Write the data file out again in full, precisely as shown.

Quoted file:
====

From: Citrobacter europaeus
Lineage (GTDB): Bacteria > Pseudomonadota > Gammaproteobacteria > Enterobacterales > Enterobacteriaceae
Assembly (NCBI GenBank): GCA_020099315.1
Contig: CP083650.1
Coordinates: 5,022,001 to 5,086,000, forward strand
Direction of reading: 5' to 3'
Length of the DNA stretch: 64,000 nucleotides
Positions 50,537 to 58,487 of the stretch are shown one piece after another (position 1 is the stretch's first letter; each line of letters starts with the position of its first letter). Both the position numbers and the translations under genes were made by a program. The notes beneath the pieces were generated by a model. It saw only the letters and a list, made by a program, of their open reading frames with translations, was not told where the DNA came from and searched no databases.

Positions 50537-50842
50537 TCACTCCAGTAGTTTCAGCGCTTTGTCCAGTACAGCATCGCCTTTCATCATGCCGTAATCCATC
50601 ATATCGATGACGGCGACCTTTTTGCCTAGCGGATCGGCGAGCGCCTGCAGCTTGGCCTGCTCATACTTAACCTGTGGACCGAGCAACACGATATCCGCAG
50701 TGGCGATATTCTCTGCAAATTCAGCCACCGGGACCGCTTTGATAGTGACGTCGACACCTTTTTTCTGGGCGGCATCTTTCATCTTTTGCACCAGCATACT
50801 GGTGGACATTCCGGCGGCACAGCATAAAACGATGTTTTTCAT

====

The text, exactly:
From: Citrobacter europaeus
Lineage (GTDB): Bacteria > Pseudomonadota > Gammaproteobacteria > Enterobacterales > Enterobacteriaceae
Assembly (NCBI GenBank): GCA_020099315.1
Contig: CP083650.1
Coordinates: 5,022,001 to 5,086,000, forward strand
Direction of reading: 5' to 3'
Length of the DNA stretch: 64,000 nucleotides
Positions 50,537 to 58,487 of the stretch are shown one piece after another (position 1 is the stretch's first letter; each line of letters starts with the position of its first letter). Both the position numbers and the translations under genes were made by a program. The notes beneath the pieces were generated by a model. It saw only the letters and a list, made by a program, of their open reading frames with translations, was not told where the DNA came from and searched no databases.

Positions 50537-50842
50537 TCACTCCAGTAGTTTCAGCGCTTTGTCCAGTACAGCATCGCCTTTCATCATGCCGTAATCCATC
50601 ATATCGATGACGGCGACCTTTTTGCCTAGCGGATCGGCGAGCGCCTGCAGCTTGGCCTGCTCATACTTAACCTGTGGACCGAGCAACACGATATCCGCAG
50701 TGGCGATATTCTCTGCAAATTCAGCCACCGGGACCGCTTTGATAGTGACGTCGACACCTTTTTTCTGGGCGGCATCTTTCATCTTTTGCACCAGCATACT
50801 GGTGGACATTCCGGCGGCACAGCATAAAACGATGTTTTTCAT